In an effort to do greater justice to the power of Holy Week, our pastor has mixed things up a bit. Rather than celebrating Holy Week during....well, Holy Week, we are taking the six Sundays before Easter and using each to celebrate a day of Holy Week. Hence, though next Sunday is traditionally Palm Sunday, we will be observing Good Friday. It has felt a little odd at points, but I have begun to really appreciate it, especially today: Maundy Thursday.
In place of the traditional service order, today's gathering was a mix of long readings from Mark 14 (read by the most amazing liturgical reader I have ever encountered: the man reads in a way that makes one chew on Scripture and, perhaps for the first time, actually taste it) and short reflections from the pastor. Following the reading of verses 17-26, in which Jesus eats the Passover meal with his disciples, our congregation partook of communion. Yet our pastor asked us to do this in a new way today. Rather than simply dipping the bread in the cup and partaking as we usually do, we were to instead feed the bread and juice to the person behind us. Yep, literally turn and place it in their mouths. This was, not surprisingly, a bit awkward, all of us eating and then feeding, looking like baby birds as we accepted the juice-soaked bread from the hands of the one before us. As I made my way up the line toward the front, I began to hear that, in the place of words usually spoken by those giving communion, some members of the congregation were speaking sacred words to one another as they offered the intimate gesture of passing the elements from hand to mouth. Indeed, the man before me, a friend and retired pastor, looked at me and spoke a deep reminder of what that meal symbolized. There was something newly beautiful about it, hearing those words from him, spoken specifically for me.
Stepping forward to reach for the elements, with Tim coming behind me to receive it, I considered simply saying what is most often spoken in that setting, something about bread and cups and covenants and forgiveness. But a phrase overcame me somewhere in between placing my final step and reaching for the bread. Honestly, I can think of times when I would have brushed it aside, simply so as not to sound odd, except that this morning it was overpowering. It echoed in my mind as I took the little piece of bread, that symbol of a broken body of love, and dipped it in the dark red reminder of a covenant of forgiveness. And I turned to Tim, placed the communion gift in his mouth and simply said, "This changes everything."
They were words that came out of my own mouth, yet I spent much of the remainder of the service pondering them. This changes everything. This bread, this cup--they rewrite the entire script of creation for those who, through the eyes of faith, look to see the grace and reconciliation happening all around us, even in the midst of ugliness that sometimes astounds us. This changes everything. It changes the way we treat enemies, it turns the notion of status on its head, and it dethrones pride and guilt both in the presence of divine and underserved grace. This changes everything. And yet I sat and felt, on the inside, as if my life did not show evidence of a belief that it changed much of anything at all, at least in how I relate to God and to myself.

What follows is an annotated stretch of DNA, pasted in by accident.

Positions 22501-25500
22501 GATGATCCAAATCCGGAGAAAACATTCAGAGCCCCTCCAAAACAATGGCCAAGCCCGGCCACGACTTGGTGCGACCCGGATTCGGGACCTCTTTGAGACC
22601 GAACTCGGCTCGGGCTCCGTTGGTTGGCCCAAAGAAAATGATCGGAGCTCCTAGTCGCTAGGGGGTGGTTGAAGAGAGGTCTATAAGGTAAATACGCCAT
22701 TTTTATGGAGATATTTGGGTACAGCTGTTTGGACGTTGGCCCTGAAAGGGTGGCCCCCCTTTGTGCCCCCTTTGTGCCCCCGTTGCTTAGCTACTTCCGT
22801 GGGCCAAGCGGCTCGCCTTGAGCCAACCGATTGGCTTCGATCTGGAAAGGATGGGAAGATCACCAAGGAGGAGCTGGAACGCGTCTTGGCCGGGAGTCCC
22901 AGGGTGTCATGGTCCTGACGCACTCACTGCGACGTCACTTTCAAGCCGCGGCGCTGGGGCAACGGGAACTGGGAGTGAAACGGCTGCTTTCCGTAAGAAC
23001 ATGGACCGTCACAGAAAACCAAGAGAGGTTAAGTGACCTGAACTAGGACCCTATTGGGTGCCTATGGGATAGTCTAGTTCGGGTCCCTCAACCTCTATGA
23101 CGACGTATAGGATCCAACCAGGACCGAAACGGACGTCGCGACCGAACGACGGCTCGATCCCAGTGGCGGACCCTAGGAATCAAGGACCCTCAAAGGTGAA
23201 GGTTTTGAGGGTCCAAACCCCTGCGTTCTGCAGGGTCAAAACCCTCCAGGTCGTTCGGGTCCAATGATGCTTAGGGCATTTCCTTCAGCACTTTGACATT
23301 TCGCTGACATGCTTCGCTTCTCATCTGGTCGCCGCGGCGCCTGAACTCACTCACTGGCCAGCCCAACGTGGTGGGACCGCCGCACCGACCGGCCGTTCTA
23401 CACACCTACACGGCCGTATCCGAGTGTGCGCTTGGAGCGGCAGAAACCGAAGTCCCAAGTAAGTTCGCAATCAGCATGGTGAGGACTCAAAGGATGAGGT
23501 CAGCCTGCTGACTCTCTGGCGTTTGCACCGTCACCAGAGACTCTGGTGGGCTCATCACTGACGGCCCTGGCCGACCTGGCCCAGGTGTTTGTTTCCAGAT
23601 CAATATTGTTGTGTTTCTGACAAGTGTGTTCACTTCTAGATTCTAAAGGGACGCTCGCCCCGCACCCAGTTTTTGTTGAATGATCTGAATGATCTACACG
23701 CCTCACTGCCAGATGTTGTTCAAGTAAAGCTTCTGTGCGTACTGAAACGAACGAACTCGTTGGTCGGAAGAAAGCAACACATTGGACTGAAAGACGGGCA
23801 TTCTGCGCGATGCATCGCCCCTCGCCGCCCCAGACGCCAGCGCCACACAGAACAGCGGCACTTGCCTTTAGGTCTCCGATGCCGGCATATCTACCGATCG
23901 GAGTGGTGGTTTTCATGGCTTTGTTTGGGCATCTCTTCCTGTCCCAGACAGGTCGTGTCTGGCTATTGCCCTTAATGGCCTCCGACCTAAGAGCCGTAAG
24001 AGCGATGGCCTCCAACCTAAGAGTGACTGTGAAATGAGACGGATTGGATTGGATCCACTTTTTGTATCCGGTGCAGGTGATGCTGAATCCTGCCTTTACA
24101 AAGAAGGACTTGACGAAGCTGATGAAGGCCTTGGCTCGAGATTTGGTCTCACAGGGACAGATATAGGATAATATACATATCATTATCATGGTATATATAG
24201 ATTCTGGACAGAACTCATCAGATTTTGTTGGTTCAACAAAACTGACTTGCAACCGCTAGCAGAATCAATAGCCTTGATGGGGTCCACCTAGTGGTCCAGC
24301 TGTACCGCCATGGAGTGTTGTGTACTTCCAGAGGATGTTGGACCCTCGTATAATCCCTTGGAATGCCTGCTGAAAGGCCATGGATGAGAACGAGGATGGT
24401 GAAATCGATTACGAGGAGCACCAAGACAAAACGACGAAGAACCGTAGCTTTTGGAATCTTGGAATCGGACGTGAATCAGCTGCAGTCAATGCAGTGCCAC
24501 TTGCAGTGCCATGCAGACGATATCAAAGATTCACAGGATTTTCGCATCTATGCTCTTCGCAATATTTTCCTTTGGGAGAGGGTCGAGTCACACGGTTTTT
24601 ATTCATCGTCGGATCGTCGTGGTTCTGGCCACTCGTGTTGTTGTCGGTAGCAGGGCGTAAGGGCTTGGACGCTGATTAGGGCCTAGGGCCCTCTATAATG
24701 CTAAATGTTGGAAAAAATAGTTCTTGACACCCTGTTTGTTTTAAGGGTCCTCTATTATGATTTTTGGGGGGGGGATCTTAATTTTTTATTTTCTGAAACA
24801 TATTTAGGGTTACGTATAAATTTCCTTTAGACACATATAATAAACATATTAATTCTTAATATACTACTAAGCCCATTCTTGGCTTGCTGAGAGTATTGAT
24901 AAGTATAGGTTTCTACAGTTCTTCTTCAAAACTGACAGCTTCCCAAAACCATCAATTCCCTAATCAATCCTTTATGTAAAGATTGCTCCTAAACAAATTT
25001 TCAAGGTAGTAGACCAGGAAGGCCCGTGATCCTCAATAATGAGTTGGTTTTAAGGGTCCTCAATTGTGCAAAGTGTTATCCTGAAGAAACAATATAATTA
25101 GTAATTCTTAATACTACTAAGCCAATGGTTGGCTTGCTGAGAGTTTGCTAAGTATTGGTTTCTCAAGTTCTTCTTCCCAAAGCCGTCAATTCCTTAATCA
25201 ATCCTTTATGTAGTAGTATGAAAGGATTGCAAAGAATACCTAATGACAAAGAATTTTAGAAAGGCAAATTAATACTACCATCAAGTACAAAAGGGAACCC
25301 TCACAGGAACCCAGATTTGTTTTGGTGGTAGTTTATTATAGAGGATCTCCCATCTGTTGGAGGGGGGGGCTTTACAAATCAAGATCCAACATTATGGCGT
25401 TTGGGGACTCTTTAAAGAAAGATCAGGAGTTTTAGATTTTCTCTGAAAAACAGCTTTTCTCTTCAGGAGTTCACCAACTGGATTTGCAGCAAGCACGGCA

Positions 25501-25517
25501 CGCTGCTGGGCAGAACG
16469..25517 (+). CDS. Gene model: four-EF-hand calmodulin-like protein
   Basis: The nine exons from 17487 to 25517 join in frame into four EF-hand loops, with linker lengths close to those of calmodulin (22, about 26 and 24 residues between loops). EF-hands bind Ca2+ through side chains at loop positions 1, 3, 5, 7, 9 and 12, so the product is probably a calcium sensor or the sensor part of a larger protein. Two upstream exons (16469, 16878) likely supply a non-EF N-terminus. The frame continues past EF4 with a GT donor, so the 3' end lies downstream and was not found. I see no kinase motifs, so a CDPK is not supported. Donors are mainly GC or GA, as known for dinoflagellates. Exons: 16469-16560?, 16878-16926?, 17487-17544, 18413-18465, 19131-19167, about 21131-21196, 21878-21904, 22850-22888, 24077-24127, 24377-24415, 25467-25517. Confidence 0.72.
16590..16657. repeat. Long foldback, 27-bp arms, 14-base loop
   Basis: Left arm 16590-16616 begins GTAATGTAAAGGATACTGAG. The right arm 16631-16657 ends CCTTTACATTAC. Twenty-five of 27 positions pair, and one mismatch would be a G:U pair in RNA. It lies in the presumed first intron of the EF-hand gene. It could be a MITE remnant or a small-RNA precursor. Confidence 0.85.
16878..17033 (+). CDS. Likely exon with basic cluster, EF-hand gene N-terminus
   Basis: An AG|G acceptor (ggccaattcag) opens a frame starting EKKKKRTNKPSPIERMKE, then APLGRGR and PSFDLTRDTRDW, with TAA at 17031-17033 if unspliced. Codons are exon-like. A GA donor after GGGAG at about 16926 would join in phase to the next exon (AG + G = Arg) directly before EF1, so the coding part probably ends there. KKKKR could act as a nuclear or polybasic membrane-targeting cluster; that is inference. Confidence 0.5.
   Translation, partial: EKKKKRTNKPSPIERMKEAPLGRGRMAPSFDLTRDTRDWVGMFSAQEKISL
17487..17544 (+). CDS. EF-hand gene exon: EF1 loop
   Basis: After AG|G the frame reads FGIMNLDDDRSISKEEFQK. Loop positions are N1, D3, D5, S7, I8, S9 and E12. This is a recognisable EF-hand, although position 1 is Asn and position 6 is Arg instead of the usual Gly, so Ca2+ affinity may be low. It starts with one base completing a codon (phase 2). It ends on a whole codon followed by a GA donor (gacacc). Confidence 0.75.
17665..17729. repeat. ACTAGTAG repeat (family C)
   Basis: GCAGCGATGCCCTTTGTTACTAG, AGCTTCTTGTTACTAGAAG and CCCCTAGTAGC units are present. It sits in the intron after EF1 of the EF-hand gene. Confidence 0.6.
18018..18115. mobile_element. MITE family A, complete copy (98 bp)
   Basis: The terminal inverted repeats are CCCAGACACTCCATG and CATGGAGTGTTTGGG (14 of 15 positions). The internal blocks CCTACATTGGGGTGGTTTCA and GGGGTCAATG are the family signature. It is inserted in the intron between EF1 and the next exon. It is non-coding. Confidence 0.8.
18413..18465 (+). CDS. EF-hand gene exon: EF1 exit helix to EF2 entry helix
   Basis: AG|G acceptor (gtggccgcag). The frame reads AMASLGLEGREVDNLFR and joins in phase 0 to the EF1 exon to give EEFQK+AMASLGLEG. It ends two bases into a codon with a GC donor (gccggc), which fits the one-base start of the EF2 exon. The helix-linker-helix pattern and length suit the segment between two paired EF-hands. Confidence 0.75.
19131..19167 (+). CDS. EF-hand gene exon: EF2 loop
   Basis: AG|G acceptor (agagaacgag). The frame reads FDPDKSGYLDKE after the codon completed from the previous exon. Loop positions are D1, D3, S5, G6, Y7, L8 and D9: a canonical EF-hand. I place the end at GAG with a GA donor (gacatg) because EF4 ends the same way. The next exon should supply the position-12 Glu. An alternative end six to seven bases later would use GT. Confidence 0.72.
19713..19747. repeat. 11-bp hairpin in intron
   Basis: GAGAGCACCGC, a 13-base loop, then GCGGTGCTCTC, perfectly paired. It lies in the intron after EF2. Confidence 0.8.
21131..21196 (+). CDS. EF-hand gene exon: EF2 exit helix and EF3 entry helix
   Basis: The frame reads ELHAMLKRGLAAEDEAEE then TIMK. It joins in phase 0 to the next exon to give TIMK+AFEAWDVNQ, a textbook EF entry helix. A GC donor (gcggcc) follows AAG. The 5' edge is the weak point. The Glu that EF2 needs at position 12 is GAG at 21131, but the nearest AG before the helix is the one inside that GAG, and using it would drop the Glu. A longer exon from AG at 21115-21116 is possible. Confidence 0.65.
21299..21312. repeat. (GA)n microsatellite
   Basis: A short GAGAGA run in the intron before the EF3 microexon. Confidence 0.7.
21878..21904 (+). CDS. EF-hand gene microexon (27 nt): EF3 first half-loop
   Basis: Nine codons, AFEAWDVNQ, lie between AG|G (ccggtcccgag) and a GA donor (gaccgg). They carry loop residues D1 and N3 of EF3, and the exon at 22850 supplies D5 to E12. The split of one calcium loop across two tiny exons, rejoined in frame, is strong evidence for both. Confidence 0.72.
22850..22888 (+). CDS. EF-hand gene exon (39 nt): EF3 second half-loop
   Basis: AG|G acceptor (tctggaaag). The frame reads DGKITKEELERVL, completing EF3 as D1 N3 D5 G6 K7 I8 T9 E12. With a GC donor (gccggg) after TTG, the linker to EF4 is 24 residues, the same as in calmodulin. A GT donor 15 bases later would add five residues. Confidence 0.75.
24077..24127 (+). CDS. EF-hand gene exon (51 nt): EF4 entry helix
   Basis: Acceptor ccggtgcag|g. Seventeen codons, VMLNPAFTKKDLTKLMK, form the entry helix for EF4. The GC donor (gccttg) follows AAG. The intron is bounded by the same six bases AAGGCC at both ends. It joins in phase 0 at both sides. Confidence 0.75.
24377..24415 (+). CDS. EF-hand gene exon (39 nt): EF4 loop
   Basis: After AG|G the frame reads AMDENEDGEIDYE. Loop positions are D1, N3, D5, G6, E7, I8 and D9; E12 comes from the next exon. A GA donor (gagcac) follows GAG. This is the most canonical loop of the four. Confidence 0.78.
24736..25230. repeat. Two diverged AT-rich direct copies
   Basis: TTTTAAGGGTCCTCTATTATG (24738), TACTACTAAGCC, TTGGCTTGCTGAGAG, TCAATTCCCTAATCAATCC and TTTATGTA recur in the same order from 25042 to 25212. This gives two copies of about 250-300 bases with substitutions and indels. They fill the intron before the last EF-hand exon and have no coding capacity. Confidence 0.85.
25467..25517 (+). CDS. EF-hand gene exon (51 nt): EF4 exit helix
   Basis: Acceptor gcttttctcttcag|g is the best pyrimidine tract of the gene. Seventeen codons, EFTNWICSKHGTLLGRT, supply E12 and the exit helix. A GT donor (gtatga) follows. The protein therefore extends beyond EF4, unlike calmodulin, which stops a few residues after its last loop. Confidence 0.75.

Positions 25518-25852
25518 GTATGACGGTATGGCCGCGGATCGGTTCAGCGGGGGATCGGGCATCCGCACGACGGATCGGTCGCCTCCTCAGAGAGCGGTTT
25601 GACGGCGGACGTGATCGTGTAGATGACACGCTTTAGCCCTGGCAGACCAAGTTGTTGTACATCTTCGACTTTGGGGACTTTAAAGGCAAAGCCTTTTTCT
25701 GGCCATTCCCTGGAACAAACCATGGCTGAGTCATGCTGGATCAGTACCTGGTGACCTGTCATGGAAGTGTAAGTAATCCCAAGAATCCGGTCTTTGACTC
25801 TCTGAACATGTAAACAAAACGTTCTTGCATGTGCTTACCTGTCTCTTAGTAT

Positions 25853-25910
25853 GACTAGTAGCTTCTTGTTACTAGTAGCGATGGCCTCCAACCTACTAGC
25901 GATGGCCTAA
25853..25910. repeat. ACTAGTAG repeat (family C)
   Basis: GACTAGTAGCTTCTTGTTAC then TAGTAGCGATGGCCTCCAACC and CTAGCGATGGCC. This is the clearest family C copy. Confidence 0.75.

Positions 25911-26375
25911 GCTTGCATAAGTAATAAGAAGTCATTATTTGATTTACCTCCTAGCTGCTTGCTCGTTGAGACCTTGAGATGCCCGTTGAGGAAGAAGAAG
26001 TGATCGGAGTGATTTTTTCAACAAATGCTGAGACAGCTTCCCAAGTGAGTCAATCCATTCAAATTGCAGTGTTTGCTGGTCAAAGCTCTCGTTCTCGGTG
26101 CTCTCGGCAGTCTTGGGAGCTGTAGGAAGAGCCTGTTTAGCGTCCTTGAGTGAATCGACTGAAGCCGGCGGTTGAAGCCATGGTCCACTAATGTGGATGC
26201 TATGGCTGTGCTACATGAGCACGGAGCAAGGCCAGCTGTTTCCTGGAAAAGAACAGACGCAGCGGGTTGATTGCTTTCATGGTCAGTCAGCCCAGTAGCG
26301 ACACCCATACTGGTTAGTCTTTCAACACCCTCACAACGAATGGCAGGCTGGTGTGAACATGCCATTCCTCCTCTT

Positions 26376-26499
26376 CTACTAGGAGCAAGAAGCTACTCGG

Beyond feeling a tad disheartened, I couldn't shake the familiarity of the phrase. It struck a chord that I couldn't name, until I finally remembered a painting I did in college during the time when I was most debilitated by the vicious side effects of my epilepsy medication. My concept of my limitations, the way in which I related to people, the lens through which I saw the world: all of these things had been uprooted and thrown topsy turvy as those little pills rewrote the rules for my bodily existence. The painting was simple, and was perhaps my neatest work during that time when chemicals caused my hands to twitch at random. It was a giant pill bottle, the likeness of the basic, orange bottle I opened every day, complete with label. Behind it, written sideways and blurred (in a representation of what the world felt like to me at the time) were three words: this changes everything. It was a visual representation of what had for months felt like a devastating reality. That stupid bottle, those little pills, the chemicals coursing through my brain: it had changed everything. It had stolen something from me and made the whole of life seem sideways and blurry. I think somehow I hoped someone might look at the painting and understand: This changes everything.
Communion, I sat there and realized, is supposed to change my life on that same level. The reality of the gospel, of a new covenant by which I am received as a daughter into the Kingdom of God, ought to do much of what my medication did. It ought to transform my concept of my limitations, to change the way in which I relate to people, and to offer a totally new lens through which I see the world. Indeed, it ought to rewrite the rules for my bodily and spiritual existence. Perhaps I have not recognized it, or allowed myself to be overtaken by its recreative powers, but the reality remains nonetheless: this bread, this cup, this covenant changes everything. Except this time it carries my past the place where all is sideways and blurry, and slowly shows me a world that is suddenly set aright, suddenly in focus, suddenly in color.
In the end, I realize that communion is not so different a thing from my painting. It is a visual reminder of a wonderfully devastating reality. And it changes everything.